When Communicating, Start With ‘Why’

A while ago, my brother gave me the book, Start with Why: How Great Leaders Inspire Everyone to Take Action by Simon Sinek. While not a public relations book, I began thinking about its concepts from a public relations perspective. All clients have information and stories they want to share. “Let’s distribute a press release,” they say. Too often though, those press releases begin with the wrong message and clients miss out on opportunities for their audiences to buy-in and support their message. Instead of starting with what is important to their audiences, clients oftentimes want to start with what is important to them.

I recently came across a press release that announced a large monetary investment into Belk department stores’ technology (excerpt below).

CHARLOTTE, N.C., November 19, 2010 – Belk, Inc. has announced a major overhaul of its information technology (IT) infrastructure, which began earlier this year, as part of a three-year, $150 million initiative designed to transform the company’s business capabilities and performance.

The initiative will focus on systems that support the company’s merchandise planning and replenishment, store point-of-sale and e-commerce functions, and approximately 75 IT positions are expected to be added at the Belk corporate office in Charlotte this year and next year. This is in addition to the 39 merchandising positions previously announced.

In this economy, this message would have been much stronger had the press release started with “Belk Adds 75 New IT Positions with $150 Million Initiative.” Instead you have to get to the second paragraph to learn what most people would value. Who cares that Belk is announcing and overhaul? What does it even mean to “transform the company’s business capabilities and performance”? The whole first paragraph is a waste. And, unfortunately for Belk, many people don’t have time to continue reading if they aren’t “grabbed” in the first paragraph.

All communications would be much stronger if it started by answering:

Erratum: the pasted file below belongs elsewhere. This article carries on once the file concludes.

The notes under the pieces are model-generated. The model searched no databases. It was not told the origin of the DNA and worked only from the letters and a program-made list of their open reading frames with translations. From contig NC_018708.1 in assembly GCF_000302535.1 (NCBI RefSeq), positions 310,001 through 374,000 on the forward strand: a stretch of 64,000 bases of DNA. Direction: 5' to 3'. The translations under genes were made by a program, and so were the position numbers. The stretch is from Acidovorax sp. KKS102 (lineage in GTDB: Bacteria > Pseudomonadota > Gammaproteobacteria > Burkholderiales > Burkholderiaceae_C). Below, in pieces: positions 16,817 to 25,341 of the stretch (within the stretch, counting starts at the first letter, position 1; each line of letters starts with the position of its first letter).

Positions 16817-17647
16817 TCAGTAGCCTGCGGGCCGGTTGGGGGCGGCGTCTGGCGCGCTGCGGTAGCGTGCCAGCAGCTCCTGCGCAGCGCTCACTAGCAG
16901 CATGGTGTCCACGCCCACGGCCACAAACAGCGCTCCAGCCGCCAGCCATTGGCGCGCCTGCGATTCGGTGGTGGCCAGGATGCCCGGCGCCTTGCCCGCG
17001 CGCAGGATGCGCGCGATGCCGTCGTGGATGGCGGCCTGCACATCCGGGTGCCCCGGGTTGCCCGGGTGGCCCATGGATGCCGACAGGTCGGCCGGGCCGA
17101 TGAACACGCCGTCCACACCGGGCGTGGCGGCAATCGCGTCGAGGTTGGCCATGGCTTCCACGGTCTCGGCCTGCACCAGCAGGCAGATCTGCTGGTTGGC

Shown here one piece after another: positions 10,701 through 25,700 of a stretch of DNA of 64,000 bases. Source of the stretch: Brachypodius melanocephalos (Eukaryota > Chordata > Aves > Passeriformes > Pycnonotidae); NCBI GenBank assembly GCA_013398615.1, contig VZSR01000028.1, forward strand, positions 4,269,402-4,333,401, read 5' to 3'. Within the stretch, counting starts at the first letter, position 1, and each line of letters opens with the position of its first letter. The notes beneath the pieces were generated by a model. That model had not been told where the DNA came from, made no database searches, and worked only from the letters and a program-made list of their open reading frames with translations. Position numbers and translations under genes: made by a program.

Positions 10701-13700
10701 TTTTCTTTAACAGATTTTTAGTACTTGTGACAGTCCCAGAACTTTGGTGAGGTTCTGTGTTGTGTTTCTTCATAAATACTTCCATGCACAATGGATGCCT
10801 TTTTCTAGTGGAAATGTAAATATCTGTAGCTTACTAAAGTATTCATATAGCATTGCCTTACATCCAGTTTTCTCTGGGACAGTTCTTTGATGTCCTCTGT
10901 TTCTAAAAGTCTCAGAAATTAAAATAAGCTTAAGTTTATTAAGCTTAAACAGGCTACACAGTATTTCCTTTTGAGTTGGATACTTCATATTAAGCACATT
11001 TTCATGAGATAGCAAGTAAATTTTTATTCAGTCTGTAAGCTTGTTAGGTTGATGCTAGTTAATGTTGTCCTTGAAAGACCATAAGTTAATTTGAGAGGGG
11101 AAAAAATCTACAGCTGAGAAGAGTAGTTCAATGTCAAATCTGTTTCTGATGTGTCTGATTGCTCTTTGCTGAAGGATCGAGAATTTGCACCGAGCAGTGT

1. Why does it matter?
2. Why would/should anyone care?

When communicating on behalf of my clients—whether via media relations, social media or other channels—I start by answering ‘why’.

Do you ask these questions before you communicate? What other tips do you have to help people communicate more effectively?

About Jocelyn Broder

Jocelyn Broder is vice president at Robin Tracy Public Relations. She has managed the communications efforts of one of the world’s most recognized brands–Coca-Cola–and launched turn-key communications initiatives for some of the world’s most respected ministries, non-profit organizations, authors and publishers (including two book campaigns that made all four national best-seller lists). Before finding her love for PR, Jocelyn was a writer at The Oregonian, a top 25 newspaper.

(Image Credit: Question Mark Sign by Colin_K / Flickr)

3 Comments

  1. I agree, Jocelyn. Too often we miss the chance to set the “hook” and really interest readers in our stories. Starting with “Why this matters to me” is critical; also critical is boiling the “Why” down to a title that grabs readers’ attentions and doesn’t let go until the end. Thanks for your helpful analysis.

  2. Thank you for the great post! Fantastic tips and insights for making press releases more effective. And you’re right. People need to get to answering the ‘why’ question right off the top. That’s what people really want to know.

  3. Very true, Jocelyn! I think you are right on point with this post and the question WHY should be on everyone’s minds. Think before you act.

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